Nuggets nuggets recovered from Julian
Creek, 1988, photo by the author.
The ore body (86 to 89.5 Ma) is exposed at the surface and continues >5,500 feet deep. In the western part of the deposit, mineralization is in complex granodiorite cupolas, diorite sills, older intrusions, breccias and sediments. This part of the deposit is exposed at the surface and expressed as gossan (rusty rock). The ore body extends eastward across a fault contact at depth. East of the fault, mineralization is found in abundant sills and in intruded sediments. Farther east, and deeper, the sills coalesce into a deeply-buried mineralized granodiorite pluton. The eastern extent of the deposit is overlain by Tertiary sedimentary and volcano-sedimentary rocks. Sulfide and oxide ore minerals include pyrite, chalcopyrite, molybdenite (molybdenum sulfide), bornite (copper iron sulfide), minor covellite (copper sulfide), chalcocite (copper sulfide), digenite (copper sulfide) and magnetite (iron oxide).

Kuskokwim Gold Belt
Further west and north of Pebble, is the Kuskokwim Gold Belt: a broad belt of country that forms an 300 mile across southwestern Alaska. It lies northwest of the Alaska Range and is centered on the Kuskokwim River basin. Geologically it is dominated by flysch of Cretaceous-age Kuskokwim Group sediments and a variety of igneous rocks. 

In 1913, Alfred H. Brooks described the terrain as, "a more or less broken belt of gold-bearing rocks which stretches northeastward from Goodnews Bay parallel to the lower course of the Kuskokwim, toward the Iditarod District, and a number of streams traversing this belt carry auriferous gravels." The belt lies mostly within the southwestern part of the Tintina Gold Province which lies roughly between the Denali-Farewell and Kaltag-Tintina fault systems that arc north from southwest Alaska, through central Alaska, and down across the Yukon Territory to British Columbia.

The Kuskokwim Belt includes all or parts of several historic mining districts including: Aniak/TuluksakAnvikBethelGoodnews BayIditarod-FlatInnokoMarshallMcGrathRuby, and Tolstoi. More than 3.2 million ounces of gold have been recovered from the belt. The first mineral discovery by the Russians in Alaska (a cinnabar-stibnite deposit) occurred in the Aniak district in 1838. Commercial amounts of gold were found in 1901 in tributaries of the Kuskokwim River in the Aniak district.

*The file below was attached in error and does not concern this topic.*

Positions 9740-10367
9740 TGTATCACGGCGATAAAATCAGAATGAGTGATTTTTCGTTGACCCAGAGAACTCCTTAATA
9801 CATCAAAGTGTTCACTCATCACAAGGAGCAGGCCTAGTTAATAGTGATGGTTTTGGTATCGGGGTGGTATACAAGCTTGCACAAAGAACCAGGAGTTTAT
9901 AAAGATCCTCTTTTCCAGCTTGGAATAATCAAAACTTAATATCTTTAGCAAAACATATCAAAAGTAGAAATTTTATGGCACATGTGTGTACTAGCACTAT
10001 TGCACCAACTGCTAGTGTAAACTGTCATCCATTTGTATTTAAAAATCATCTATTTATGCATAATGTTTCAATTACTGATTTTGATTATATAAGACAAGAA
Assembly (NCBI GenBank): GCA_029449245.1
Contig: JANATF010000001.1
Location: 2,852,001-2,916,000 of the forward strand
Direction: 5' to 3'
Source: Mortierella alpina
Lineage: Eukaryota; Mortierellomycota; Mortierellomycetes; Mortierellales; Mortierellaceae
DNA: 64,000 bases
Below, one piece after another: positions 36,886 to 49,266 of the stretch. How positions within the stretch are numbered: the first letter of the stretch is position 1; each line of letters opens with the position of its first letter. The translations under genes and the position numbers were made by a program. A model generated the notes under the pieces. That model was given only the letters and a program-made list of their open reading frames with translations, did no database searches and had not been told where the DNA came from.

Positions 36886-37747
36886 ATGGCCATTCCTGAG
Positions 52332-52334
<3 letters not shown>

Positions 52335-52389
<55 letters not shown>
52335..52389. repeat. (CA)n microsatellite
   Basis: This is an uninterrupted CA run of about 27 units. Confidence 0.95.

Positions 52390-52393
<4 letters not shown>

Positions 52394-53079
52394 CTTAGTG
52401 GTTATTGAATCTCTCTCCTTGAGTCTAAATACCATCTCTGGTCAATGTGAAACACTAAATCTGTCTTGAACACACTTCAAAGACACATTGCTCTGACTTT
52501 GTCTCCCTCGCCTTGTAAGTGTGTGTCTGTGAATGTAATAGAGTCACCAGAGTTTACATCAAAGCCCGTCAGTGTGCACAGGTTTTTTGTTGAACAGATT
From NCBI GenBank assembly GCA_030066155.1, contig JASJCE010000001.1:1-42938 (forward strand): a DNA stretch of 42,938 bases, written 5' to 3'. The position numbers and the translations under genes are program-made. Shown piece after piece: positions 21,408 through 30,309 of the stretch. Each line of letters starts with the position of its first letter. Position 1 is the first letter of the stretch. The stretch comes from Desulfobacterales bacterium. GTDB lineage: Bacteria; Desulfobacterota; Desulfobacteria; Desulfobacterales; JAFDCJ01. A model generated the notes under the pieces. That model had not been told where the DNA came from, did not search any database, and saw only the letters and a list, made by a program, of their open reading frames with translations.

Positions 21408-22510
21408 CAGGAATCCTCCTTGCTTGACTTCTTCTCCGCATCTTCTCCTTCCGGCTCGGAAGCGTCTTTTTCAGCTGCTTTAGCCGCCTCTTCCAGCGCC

Aniak mining District
About 220,000 ounces of gold produced from the Tuluksuk River at the village of Nyac ( 61°0'19"N; 159°56'13"W). Gold was also recovered from the Crooked Creek basin with lesser amounts at Wattamuse. Mining continues at present, but reserves are unknown. Cinnabar (mercury-sulfide) and native mercury occurs in many placer mines in this district.

Anvik-Marshall District
The Marshall and Anvik districts produced 124,000 troy ounces of gold and minor amounts of platinum, mainly from Wilson Creek. The Bering Sea lies west, the Yukon River to the south, and the Iditarod and Kaiyuh districts to the east.

Donlin Creek District
Placer mining began on benches and tributaries on the east side of Crooked Creek and its tributary Donlin Creek in 1910. Granitic dike swarms cutting the shales and sandstones of the Kuskokwim Group rocks in the hills east of upper Crooked Creek were identified by USGS geologists in 1915 as the probable source of the placer gold.

In the 1970s Calista Corporation (an Alaska Native Corporation), as part of its land grant under ANSCA selected land east of Crooked Creek based on mineral potential. In 1986 modern hardrock exploration of the Donlin area began with WestGold (a subsidiary of DeBeers and Anglo American), which was abandoned after a few years due to company politics. Even so, a world-class discovery was made by WestGold geologists. 

Placer Dome later signed a lease with Calista and began exploration at Donlin in 1995. That effort continues today, having evolved to a 50:50 partnership between Barrick Gold and NovaGold Resources, in cooperation with Calista, the landowner. 

If eventually exploited, the mine will be an open pit several miles wide. Estimates report that Donlin contains 46 million ounces of gold. The gold occurs within the crystal lattice of arsenopyrite and stibnite in veins, veinlets, and disseminations mainly in the felsic dikes, but also in less common altered mafic dikes and in the sediments.

Placer gold is found in nearby Omega, Lewis, Quartz, Ruby, Snow and Queen Gulches. The gold includes pristine gold flakes and fragile nuggets suggestive of a nearby lode source, which attracted the attention of WestGold's geologists in the 1980s. As a result, geologists of WestGold discovered a large disseminated gold deposit with >5-mile strike length. Donlin Creek is similar in size to the legendary Homestake mine (which produced a total of 41 million ounces during its lifetime) and hosts as much gold as has been mined in all of Alaska from the 1869 to 2007! 

Pristine gold nugget attached to rounded pebble, Snow Gulch,
Alaska. Such nuggets provide evidence of regeneration of gold
possibly related to organic deposition (Paul Graff, personal 
communication, 1988 (photo by the author).
Donlin Creek mine is one of the largest undeveloped gold deposits in the world with an estimated 46 million ounces of gold. If developed based on 2009 plans, the property will become one of the largest gold mines in the world. Mine permit applications were submitted in 2009. The deposit consists of a group of felsic sills and dikes that host gold in association with quartz veinlets and breccias. The higher gold values are associated with arsenopyrite and stibnite (antimony iron sulfide) and associated with sills that intrude a thick sequence (>5000 feet) of folded graywacke, sandstone, and shale. Mining is anticipated at 1.5 million oz/yr from ore with average grade of 0.07 to 0.08 opt Au.